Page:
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Spatial Variability of Seasonal Sea Level Pressure and 500 mb Height Anomalies

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  • 1 Department of Geography, The Ohio State University, Columbus 43210
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Abstract

The spatial variability of seasonal mean sea level pressure (SLP) and 500 mb height anomalies are determined using eigenvector analysis. Previously, spatial variability had only been analyzed in such a manner during winter months, and the time coefficients of the eigenvectors of SLP and 500 mb heights were not compared. The eigenvectors of SLP and 500 mb heights obtained here are compared during each season, and the vectors are compared between seasons. Surface and 500 mb level eigenvector coefficients are found to be correlated and they are correlated in some seasons to air temperatures at surface stations. The data used were National Meteorological Center analyses of daily SLP and 500 mb heights between 1946 and 1977. The eigenvectors are determined for the covariance matrices of seasonal mean pressure and height departures from the 31 or 32 year long term normal over a 132 grid-point network.

The coefficients of the first eigenvector of 500 mb heights are most highly correlated to the coefficients of both the first and second winter SLP eigenvectors and they are highly correlated to mean winter air temperatures at stations in the southeastern United States. The first two winter SLP eigenvectors qualitatively resemble patterns of pressure variability associated with the North Atlantic and North Pacific oscillations. Spring and autumn eigenvectors suggest that 500 mb anomalies will lie over surface anomalies and have the same sign and configuration. This tendency for upper level anomalies to have the same location and configuration as those at the surface is not suggested by the summer eigenvectors and the time coefficients of the eigenvectors at both levels are not highly correlated either. The coefficients of the first summer 500 mb eigenvector shift to more positive values around 1963, a change which is correlated to observed air temperature variability in the eastern Canadian Arctic. In winter, spring, and autumn both the SLP and 500 mb height eigenvectors repeatedly indicate that an opposition in pressure exists between the northern North Pacific and the south-central North Pacific regions.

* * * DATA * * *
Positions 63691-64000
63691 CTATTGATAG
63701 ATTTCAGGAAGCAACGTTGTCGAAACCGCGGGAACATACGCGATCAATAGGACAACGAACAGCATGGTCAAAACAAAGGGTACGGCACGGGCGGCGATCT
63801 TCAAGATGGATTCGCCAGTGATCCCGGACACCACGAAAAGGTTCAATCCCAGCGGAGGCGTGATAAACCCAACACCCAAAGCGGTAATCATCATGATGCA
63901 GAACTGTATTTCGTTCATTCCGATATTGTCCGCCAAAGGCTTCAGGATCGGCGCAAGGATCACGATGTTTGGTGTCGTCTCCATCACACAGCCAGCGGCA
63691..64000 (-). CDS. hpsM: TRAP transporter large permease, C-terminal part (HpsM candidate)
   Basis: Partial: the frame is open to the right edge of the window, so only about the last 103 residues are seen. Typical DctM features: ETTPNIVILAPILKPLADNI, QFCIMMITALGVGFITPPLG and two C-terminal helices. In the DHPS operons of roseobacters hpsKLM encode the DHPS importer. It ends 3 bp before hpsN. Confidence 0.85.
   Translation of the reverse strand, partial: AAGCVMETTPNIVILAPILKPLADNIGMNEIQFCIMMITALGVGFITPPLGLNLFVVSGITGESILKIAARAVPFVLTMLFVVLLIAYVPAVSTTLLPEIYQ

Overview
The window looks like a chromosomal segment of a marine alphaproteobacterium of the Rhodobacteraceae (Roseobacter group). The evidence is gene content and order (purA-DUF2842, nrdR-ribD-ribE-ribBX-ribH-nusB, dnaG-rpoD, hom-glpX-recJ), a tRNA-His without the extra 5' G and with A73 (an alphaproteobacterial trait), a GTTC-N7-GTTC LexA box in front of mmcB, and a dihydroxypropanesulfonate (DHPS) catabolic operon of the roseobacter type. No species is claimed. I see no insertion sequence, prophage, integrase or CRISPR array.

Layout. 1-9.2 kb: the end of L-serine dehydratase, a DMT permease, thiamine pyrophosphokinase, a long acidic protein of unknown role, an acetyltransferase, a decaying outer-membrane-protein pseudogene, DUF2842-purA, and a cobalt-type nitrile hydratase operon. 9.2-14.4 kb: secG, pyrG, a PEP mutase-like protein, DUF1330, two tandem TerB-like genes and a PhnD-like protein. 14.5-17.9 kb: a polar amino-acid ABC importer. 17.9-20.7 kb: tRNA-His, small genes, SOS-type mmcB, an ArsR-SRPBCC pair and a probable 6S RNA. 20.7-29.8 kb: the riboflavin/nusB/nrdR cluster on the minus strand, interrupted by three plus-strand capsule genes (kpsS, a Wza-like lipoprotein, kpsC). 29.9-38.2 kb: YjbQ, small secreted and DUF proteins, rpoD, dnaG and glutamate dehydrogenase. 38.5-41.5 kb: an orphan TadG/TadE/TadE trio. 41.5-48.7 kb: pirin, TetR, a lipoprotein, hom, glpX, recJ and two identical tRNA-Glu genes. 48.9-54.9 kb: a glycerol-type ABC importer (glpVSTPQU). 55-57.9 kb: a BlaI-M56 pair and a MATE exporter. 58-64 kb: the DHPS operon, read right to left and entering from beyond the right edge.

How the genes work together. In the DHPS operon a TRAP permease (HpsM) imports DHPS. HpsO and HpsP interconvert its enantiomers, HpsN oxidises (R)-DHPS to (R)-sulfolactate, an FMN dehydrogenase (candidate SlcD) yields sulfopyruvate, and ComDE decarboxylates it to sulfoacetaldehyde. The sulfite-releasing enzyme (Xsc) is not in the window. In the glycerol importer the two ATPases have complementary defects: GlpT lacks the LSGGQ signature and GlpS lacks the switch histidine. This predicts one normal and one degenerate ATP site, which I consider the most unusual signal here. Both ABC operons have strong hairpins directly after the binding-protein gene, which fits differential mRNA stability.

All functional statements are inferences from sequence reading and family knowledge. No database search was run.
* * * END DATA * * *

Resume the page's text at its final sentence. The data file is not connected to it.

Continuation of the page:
Abstract

The spatial variability of seasonal mean sea level pressure (SLP) and 500 mb height anomalies are determined using eigenvector analysis. Previously, spatial variability had only been analyzed in such a manner during winter months, and the time coefficients of the eigenvectors of SLP and 500 mb heights were not compared. The eigenvectors of SLP and 500 mb heights obtained here are compared during each season, and the vectors are compared between seasons. Surface and 500 mb level eigenvector coefficients are found to be correlated and they are correlated in some seasons to air temperatures at surface stations. The data used were National Meteorological Center analyses of daily SLP and 500 mb heights between 1946 and 1977. The eigenvectors are determined for the covariance matrices of seasonal mean pressure and height departures from the 31 or 32 year long term normal over a 132 grid-point network.

The coefficients of the first eigenvector of 500 mb heights are most highly correlated to the coefficients of both the first and second winter SLP eigenvectors and they are highly correlated to mean winter air temperatures at stations in the southeastern United States. The first two winter SLP eigenvectors qualitatively resemble patterns of pressure variability associated with the North Atlantic and North Pacific oscillations. Spring and autumn eigenvectors suggest that 500 mb anomalies will lie over surface anomalies and have the same sign and configuration. This tendency for upper level anomalies to have the same location and configuration as those at the surface is not suggested by the summer eigenvectors and the time coefficients of the eigenvectors at both levels are not highly correlated either. The coefficients of the first summer 500 mb eigenvector shift to more positive values around 1963, a change which is correlated to observed air temperature variability in the eastern Canadian Arctic. In winter, spring, and autumn both the SLP and 500 mb height eigenvectors repeatedly indicate that an opposition in pressure exists between the northern North Pacific and the south-central North Pacific regions.

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